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Management And Training

Don't Let Budget Reductions Wipe Out Cleaning

September 19, 2010
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A friend of mine who works for a large K-12 school district came to me recently with a problem.

He said he was preparing to present to the school board a request for a $27 million maintenance and operations budget.

He also said that he knows he needs this number in order to maintain clean, safe and healthy facilities.

So I asked him how he was going to present his case.

He replied, "Well, I have gathered some data, but I really don''t know how to validate my budget plan."

Data is essential when presenting to the school board or to any administration or executive-level staff of an organization.

But that data is only the foundation of the presentation.

The key is to use the data in such a way that actually justifies or validates why the budget is what it is.

By following the principles of ISSA''s Cleaning Industry Management Standard (CIMS), most of the work is already done.

Workloading, Backwards

Labor accounts for 70 to 80 percent of operations costs, so let''s begin with the topic of workloading.

Under CIMS Service Delivery principle, organizations are required to use an industry-accepted methodology for determining the number of labor hours needed to accomplish the work.

The use of an industry-accepted workloading tool will bring credibility to a presentation.

In the face of a shrinking budget, it might be best to workload backwards.

Normally, when charged with workloading a building, the cleaning manager collects times, tasks and frequencies for the entire facility, and then calculates the number of labor hours needed.

However, if your goal is to meet a specific number, whether it''s the number of labor hours or the cost of cleaning a facility, you''ll need to work in reverse.

In other words, based on that number, what is your workloading plan?

I suggest starting with the facility''s critical areas, such as restrooms, locker rooms and patient rooms.

These areas need to be cleaned daily to protect human health, so calculate the cost or number of labor hours required for these areas first.

For example, based on ISSA''s Cleaning Times, it takes about three minutes to clean each fixture in a restroom.

Let''s say the building has five restrooms.

That means it will take 120 minutes or ¼ of an FTE to just clean the restrooms once daily.

Multiply that number as needed to get your weekly, monthly or annual cost.

Subtract the annual cost from your allotted budget and continue on, calculating all critical areas then subtracting them from the budget.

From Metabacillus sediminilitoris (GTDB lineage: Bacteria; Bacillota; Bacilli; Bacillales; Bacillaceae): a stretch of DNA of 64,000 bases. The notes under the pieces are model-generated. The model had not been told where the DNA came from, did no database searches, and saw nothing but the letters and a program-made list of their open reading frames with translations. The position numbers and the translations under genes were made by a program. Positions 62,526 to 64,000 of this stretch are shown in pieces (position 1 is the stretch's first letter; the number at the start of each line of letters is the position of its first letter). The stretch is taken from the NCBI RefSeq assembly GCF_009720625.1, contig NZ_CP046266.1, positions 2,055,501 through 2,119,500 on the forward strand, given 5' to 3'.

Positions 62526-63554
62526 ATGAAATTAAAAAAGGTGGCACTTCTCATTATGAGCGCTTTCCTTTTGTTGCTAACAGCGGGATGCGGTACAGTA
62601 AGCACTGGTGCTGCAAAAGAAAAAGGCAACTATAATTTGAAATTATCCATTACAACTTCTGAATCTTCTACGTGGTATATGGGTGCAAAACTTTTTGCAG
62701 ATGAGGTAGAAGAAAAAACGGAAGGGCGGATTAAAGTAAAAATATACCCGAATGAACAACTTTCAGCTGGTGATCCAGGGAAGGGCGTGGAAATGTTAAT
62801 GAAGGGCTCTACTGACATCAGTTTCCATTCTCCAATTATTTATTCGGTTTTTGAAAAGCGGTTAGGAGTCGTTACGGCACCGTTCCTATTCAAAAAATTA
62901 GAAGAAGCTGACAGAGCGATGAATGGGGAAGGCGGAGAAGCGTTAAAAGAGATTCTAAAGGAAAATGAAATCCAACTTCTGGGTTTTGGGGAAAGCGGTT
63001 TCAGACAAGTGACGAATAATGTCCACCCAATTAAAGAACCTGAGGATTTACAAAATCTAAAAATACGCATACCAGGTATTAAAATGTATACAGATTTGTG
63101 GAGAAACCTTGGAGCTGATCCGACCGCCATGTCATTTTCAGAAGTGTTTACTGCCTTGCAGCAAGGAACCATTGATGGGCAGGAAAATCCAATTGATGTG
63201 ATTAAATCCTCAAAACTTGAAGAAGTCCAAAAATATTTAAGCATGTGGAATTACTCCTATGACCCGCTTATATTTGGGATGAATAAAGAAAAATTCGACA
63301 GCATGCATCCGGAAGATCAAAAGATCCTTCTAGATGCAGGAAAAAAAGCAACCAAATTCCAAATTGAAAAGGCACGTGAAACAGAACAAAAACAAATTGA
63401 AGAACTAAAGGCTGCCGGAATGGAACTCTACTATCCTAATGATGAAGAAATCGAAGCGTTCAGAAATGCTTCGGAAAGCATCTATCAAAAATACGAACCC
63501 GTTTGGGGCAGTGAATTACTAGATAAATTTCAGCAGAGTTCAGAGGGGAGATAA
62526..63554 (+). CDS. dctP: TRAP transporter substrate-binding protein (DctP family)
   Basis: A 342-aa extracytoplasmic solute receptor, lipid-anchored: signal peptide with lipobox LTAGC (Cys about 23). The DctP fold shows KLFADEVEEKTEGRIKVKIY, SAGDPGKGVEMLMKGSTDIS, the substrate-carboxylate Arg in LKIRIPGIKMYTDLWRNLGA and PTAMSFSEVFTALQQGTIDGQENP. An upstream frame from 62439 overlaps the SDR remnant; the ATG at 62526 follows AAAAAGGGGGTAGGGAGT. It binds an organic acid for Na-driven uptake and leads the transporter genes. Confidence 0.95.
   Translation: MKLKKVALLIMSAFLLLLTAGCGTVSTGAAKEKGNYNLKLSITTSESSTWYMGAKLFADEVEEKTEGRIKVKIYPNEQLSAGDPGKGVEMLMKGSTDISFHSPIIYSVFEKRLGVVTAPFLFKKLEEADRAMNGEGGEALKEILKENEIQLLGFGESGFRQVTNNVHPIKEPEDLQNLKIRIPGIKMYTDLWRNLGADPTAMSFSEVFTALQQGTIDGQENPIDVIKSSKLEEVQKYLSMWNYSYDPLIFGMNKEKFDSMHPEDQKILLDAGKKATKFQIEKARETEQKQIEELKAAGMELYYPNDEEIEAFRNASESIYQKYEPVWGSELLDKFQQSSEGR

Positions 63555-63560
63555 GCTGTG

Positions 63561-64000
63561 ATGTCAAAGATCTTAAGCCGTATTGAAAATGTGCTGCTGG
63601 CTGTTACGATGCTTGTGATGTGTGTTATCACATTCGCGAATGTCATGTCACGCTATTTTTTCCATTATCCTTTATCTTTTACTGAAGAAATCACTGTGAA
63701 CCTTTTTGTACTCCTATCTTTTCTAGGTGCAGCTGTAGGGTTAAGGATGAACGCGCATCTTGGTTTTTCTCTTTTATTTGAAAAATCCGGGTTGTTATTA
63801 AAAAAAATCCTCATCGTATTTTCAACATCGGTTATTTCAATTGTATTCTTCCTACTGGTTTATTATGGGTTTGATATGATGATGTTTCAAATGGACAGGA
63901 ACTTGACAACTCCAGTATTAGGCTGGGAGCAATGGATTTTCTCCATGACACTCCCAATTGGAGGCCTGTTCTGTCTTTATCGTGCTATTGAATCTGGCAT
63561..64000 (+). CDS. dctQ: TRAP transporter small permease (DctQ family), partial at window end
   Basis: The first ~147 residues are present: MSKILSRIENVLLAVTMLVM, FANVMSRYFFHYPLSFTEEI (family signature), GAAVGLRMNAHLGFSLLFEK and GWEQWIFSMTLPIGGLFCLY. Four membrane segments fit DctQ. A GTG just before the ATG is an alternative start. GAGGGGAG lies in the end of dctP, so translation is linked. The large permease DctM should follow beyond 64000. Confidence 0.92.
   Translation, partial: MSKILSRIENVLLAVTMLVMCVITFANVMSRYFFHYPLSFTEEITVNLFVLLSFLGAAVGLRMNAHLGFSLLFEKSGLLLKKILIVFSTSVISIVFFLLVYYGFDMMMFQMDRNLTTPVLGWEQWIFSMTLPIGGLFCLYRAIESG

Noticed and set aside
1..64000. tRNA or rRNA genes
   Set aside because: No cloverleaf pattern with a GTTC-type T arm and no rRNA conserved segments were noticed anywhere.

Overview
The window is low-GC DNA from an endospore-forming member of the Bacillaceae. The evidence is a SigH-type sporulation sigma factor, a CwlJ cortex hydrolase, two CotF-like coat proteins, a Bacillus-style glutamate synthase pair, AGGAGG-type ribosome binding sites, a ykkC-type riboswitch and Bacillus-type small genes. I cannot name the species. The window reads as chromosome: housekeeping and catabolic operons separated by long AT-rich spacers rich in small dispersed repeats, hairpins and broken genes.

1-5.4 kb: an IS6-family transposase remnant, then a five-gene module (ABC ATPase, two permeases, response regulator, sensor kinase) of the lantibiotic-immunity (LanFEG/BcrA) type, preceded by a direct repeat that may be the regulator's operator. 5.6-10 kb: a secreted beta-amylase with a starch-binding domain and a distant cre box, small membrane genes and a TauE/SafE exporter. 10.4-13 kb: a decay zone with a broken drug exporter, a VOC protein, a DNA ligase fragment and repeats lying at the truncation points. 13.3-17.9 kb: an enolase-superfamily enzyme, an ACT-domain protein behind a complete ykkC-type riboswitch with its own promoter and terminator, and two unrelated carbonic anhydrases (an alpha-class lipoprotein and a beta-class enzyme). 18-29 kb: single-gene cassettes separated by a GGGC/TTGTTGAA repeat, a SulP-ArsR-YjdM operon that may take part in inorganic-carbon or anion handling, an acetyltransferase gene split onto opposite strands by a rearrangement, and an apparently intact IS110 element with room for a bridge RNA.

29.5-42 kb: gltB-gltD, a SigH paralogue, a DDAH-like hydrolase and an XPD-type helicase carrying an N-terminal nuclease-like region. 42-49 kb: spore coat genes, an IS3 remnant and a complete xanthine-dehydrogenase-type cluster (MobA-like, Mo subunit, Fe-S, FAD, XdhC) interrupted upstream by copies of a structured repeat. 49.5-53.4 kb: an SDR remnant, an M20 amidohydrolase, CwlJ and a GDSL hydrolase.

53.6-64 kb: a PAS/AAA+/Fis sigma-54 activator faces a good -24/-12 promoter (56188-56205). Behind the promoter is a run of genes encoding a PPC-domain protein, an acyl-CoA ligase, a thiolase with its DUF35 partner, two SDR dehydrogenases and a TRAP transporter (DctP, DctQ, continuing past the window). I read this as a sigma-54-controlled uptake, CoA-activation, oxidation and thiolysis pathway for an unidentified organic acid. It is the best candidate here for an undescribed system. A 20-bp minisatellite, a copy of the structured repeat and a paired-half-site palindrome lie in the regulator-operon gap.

CIMS suggests workloading software for quicker and more accurate results. This software can record data over the years and can come in handy during presentations.

As you continue to make calculations and chip away at the budget with each critical task, you might find that you''ll be left with only enough dollars or hours to perform less critical tasks less often.

This might mean that you''ll have to cut back on office cleaning and floor stripping and refinishing.

Some organizations have even reduced office cleaning to only once every two weeks.

Face The Facts, And Then Share Them

Based on workloading, or workloading backwards, you now know how much it would cost to clean your building or buildings.

You also know, based on a newer and reduced budget, what your cleaning staff can accomplish on a daily, weekly or monthly basis.

The challenge really lies in explaining and communicating how a smaller budget is going to affect the cleaning of the building.

First, people who are not familiar with cleaning are not going to think about critical versus non-critical areas.

Your presentation should explain every step in your thought process for how you arrived at your budget number or your plan for cleaning the building.

Second, do not hesitate to be armed with all documentation needed should someone ask a specific question.

If necessary, charts and graphs provide a visual picture of how changes can affect outcomes.

If you''re trying to justify a budget at a specific number, be prepared for some push-back.

What would cleaning quality and service levels be under an even lower budget? What kinds of risks come into play?

Offer other suggestions such as a four-day workweek or collaborative cleaning.

Finally, do not hesitate to underscore the importance of following industry-accepted standards and guidelines.

The principles of CIMS were created by the industry and are backed by an independent, third-party organization.

Side-by-side graphs illustrating cleaning frequencies and their correlation with the frequency of customer complaints is definitely fodder for future presentations.


David Frank is a 30-year industry veteran and the president of the American Institute for Cleaning Science. AICS is the registrar for the ISSA Cleaning Industry Management Standards certification program.

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